Jump to content
  • Advertisement
Sign in to follow this  
Pilpel

Propagate properties using a scene graph

This topic is 1095 days old which is more than the 365 day threshold we allow for new replies. Please post a new topic.

If you intended to correct an error in the post then please contact us.

Recommended Posts

I read the book Real-Time Rendering and the author explains in section 14.1 - "Spatial Data Structures" that scene graphs can be used to propagate more than just matrix transformations down the hierarchy, like "materials" and light sources, and that's cool but the explanation ends right there. There's no info on techniques of doing these stuff.

 

Right now I'm using scene nodes as containers for geometry objects and the farthest I've gone is doing skeletal animation with them.

 

How such a system of using scene nodes as cameras, lights, shadows etc. can be be implemented and used in rendering? (A reading source will be gratefully accepted as well).

Is this "multipurpose" scene node approach just another form of ECS?

Edited by Pilpel

Share this post


Link to post
Share on other sites
Advertisement

So you're saying I shouldn't go with that approach and use scene nodes just for propagating transformations?

If yes, what's the alternative of doing what I mentioned?

Share this post


Link to post
Share on other sites

This link gives a pretty detailed introduction into the history and evolution of scenegraphs:

http://www.realityprime.com/blog/2007/06/scenegraphs-past-present-and-future/

 

As people itterated on the concept they ended up trying to leverage it for too many things that it wasn't optimal for, so implementations became bloated and inefficent messes many times.  All that gave using the word 'scenegraph' somewhat a less than positive connotation.

 

Even if they don't call it a scenegraph most engines have something that still fits the basic description of the concept.  Yet good implementations keep them directed to a task, being smart about reserving it for what it's does well and avoiding the temptation of a one-size fits all needs approach.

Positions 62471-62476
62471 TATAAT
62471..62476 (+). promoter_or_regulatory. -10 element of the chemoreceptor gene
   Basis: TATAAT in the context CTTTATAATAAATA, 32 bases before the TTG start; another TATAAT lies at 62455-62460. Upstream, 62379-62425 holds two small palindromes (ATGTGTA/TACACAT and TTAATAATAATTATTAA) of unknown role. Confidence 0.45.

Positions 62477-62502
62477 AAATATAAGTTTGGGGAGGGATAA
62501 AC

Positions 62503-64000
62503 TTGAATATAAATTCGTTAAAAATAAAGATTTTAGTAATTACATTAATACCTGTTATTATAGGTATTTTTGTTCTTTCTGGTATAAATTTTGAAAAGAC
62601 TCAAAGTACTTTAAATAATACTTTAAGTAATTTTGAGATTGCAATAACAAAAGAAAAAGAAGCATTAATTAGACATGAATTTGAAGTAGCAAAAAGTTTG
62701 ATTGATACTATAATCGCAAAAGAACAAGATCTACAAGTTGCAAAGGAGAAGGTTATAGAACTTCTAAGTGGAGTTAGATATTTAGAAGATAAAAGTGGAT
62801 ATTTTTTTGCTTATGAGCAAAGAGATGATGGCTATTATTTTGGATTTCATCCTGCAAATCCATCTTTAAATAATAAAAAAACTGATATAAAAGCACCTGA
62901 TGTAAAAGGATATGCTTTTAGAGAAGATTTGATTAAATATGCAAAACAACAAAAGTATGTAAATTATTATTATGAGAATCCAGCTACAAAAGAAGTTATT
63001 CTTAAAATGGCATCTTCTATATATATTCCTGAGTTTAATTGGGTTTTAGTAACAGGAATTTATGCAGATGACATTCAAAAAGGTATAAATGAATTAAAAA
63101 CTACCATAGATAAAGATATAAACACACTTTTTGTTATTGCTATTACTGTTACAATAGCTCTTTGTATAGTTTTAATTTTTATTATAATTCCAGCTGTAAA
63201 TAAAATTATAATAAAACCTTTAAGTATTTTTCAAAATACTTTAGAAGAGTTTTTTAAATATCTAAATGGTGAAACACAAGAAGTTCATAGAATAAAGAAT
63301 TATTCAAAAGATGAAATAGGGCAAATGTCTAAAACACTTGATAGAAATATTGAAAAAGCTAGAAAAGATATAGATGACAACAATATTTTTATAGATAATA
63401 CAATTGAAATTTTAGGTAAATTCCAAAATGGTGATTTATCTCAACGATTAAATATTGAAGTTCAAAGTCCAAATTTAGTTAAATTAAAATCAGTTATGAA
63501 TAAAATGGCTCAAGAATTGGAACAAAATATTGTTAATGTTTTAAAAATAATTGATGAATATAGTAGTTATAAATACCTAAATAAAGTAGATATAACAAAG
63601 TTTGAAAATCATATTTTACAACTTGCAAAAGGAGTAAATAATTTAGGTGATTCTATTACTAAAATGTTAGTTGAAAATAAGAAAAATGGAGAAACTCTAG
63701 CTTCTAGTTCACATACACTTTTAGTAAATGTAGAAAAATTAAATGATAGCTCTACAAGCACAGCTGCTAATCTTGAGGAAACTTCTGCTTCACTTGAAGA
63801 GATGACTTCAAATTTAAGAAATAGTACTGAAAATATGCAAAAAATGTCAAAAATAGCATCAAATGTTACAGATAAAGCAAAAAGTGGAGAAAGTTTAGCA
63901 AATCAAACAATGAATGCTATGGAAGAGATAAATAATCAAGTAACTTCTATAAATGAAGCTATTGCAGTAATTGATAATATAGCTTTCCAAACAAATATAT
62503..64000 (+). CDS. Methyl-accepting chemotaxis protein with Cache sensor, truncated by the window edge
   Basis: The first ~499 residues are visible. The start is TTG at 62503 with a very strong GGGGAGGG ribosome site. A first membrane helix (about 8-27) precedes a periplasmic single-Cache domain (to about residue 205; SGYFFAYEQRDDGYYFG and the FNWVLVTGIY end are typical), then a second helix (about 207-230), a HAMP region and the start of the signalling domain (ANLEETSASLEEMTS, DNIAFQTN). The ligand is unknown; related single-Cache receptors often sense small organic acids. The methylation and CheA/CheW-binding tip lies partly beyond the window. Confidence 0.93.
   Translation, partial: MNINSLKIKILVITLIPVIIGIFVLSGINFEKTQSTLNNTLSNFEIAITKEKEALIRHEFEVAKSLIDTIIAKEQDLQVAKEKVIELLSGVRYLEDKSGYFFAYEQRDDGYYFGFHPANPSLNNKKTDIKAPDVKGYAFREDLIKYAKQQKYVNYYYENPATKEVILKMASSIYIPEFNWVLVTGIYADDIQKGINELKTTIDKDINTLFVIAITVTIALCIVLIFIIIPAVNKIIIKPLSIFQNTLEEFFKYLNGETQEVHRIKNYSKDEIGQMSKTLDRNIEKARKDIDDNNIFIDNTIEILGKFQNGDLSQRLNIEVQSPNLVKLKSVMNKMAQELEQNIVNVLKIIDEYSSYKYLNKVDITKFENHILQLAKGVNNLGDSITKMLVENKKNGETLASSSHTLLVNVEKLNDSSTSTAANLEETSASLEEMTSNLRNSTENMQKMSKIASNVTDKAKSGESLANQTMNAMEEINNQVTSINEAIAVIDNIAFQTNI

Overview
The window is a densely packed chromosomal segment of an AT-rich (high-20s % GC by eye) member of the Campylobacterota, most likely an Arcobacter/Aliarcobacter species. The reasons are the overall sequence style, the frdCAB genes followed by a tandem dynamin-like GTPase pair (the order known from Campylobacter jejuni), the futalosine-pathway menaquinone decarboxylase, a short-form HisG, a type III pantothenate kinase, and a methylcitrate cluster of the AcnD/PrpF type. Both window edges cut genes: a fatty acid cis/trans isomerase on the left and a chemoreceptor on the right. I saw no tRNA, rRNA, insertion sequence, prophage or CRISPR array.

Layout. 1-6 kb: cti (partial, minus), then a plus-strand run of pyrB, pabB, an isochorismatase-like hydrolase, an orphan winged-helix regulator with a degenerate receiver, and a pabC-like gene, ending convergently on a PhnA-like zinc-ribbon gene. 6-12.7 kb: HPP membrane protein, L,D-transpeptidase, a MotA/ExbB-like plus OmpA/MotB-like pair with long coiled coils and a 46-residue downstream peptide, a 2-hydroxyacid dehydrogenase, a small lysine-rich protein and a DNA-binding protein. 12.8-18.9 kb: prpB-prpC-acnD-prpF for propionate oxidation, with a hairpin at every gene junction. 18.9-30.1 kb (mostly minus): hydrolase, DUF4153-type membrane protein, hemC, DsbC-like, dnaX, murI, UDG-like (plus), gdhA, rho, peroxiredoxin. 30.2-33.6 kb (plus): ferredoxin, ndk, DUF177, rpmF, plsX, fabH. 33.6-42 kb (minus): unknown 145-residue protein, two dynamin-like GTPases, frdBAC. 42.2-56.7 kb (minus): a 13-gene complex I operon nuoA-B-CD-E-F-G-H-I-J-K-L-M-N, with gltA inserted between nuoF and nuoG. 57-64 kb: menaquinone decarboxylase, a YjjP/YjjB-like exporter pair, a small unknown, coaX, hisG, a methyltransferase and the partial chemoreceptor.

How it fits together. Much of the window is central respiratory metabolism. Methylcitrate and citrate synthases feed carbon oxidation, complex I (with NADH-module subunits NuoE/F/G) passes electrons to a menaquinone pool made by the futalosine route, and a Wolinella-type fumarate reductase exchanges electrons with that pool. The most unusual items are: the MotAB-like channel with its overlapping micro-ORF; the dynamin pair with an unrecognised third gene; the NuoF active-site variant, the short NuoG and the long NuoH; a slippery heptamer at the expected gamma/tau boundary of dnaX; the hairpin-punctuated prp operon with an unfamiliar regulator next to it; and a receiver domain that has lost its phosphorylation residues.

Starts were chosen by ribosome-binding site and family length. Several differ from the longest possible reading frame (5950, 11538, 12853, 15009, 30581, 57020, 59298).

Today most wouldn't store the data in the graph, as a graph's best use is to optimize traversal of a hiearchy vs. efficency of data storage for varied types of objects.  Instead you can use specialized graphs that are organized in a way that's ideal for the task that graph needs to solve, they reference objects/entities that are constructed in a way provides things like composition and that references data that's stored in the way that is most effecient for the processing, transfer and storage of data vs. forcing everything to couple to a representation that's good for graph searches and/or object composition.

Share this post


Link to post
Share on other sites
Another thing to keep in mind is that far fewer things are in the transform hierarchy than one might think. Physics and constraints keep many objects attached in many of today's games rather than the (graphics-only) transform hierarchy.

Also note that the transform hierarchy is often separate from the spatial structure used for object culling during rendering. The hierarchy is made for fast updates of transform data while the spatial structure is used for fast frustrum intersection tests, and are generally best served by very different data structures and algorithms. There may even be different data in both structures since there are items you probably want in the transform hierarchy that aren't even rendered (attachment points controlled by skeletal animations, camera locations, etc.).

Share this post


Link to post
Share on other sites
Sign in to follow this  

  • Advertisement
×

Important Information

By using GameDev.net, you agree to our community Guidelines, Terms of Use, and Privacy Policy.

GameDev.net is your game development community. Create an account for your GameDev Portfolio and participate in the largest developer community in the games industry.

Sign me up!